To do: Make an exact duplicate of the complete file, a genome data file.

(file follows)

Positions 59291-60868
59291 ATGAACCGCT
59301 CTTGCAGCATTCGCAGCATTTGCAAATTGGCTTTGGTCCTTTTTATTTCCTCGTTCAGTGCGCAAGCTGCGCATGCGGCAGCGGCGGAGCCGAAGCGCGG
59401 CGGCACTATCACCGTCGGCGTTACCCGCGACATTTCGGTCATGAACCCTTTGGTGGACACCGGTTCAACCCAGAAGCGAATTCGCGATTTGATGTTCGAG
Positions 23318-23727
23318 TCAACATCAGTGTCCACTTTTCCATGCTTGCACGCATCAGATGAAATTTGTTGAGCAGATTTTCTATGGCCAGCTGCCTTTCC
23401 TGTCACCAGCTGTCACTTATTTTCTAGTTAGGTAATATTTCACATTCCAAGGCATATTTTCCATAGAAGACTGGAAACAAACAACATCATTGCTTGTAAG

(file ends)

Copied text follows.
Positions 59291-60868
59291 ATGAACCGCT
59301 CTTGCAGCATTCGCAGCATTTGCAAATTGGCTTTGGTCCTTTTTATTTCCTCGTTCAGTGCGCAAGCTGCGCATGCGGCAGCGGCGGAGCCGAAGCGCGG
59401 CGGCACTATCACCGTCGGCGTTACCCGCGACATTTCGGTCATGAACCCTTTGGTGGACACCGGTTCAACCCAGAAGCGAATTCGCGATTTGATGTTCGAG
Positions 23318-23727
23318 TCAACATCAGTGTCCACTTTTCCATGCTTGCACGCATCAGATGAAATTTGTTGAGCAGATTTTCTATGGCCAGCTGCCTTTCC
23401 TGTCACCAGCTGTCACTTATTTTCTAGTTAGGTAATATTTCACATTCCAAGGCATATTTTCCATAGAAGACTGGAAACAAACAACATCATTGCTTGTAAG